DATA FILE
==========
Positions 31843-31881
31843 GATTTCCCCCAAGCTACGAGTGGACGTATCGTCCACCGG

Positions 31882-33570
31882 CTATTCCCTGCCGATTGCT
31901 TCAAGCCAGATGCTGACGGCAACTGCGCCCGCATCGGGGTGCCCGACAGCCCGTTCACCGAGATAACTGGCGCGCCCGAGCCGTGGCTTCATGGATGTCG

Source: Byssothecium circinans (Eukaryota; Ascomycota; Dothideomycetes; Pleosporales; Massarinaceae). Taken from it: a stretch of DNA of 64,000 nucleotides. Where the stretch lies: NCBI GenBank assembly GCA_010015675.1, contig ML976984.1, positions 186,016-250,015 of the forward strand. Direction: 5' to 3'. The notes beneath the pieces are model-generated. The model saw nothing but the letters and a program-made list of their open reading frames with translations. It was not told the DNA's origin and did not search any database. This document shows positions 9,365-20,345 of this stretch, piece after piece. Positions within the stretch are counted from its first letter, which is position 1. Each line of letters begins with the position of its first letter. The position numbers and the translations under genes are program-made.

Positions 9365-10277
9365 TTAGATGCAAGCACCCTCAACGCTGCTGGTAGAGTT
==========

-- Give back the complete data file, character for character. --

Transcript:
Positions 31843-31881
31843 GATTTCCCCCAAGCTACGAGTGGACGTATCGTCCACCGG

Positions 31882-33570
31882 CTATTCCCTGCCGATTGCT
31901 TCAAGCCAGATGCTGACGGCAACTGCGCCCGCATCGGGGTGCCCGACAGCCCGTTCACCGAGATAACTGGCGCGCCCGAGCCGTGGCTTCATGGATGTCG

Source: Byssothecium circinans (Eukaryota; Ascomycota; Dothideomycetes; Pleosporales; Massarinaceae). Taken from it: a stretch of DNA of 64,000 nucleotides. Where the stretch lies: NCBI GenBank assembly GCA_010015675.1, contig ML976984.1, positions 186,016-250,015 of the forward strand. Direction: 5' to 3'. The notes beneath the pieces are model-generated. The model saw nothing but the letters and a program-made list of their open reading frames with translations. It was not told the DNA's origin and did not search any database. This document shows positions 9,365-20,345 of this stretch, piece after piece. Positions within the stretch are counted from its first letter, which is position 1. Each line of letters begins with the position of its first letter. The position numbers and the translations under genes are program-made.

Positions 9365-10277
9365 TTAGATGCAAGCACCCTCAACGCTGCTGGTAGAGTT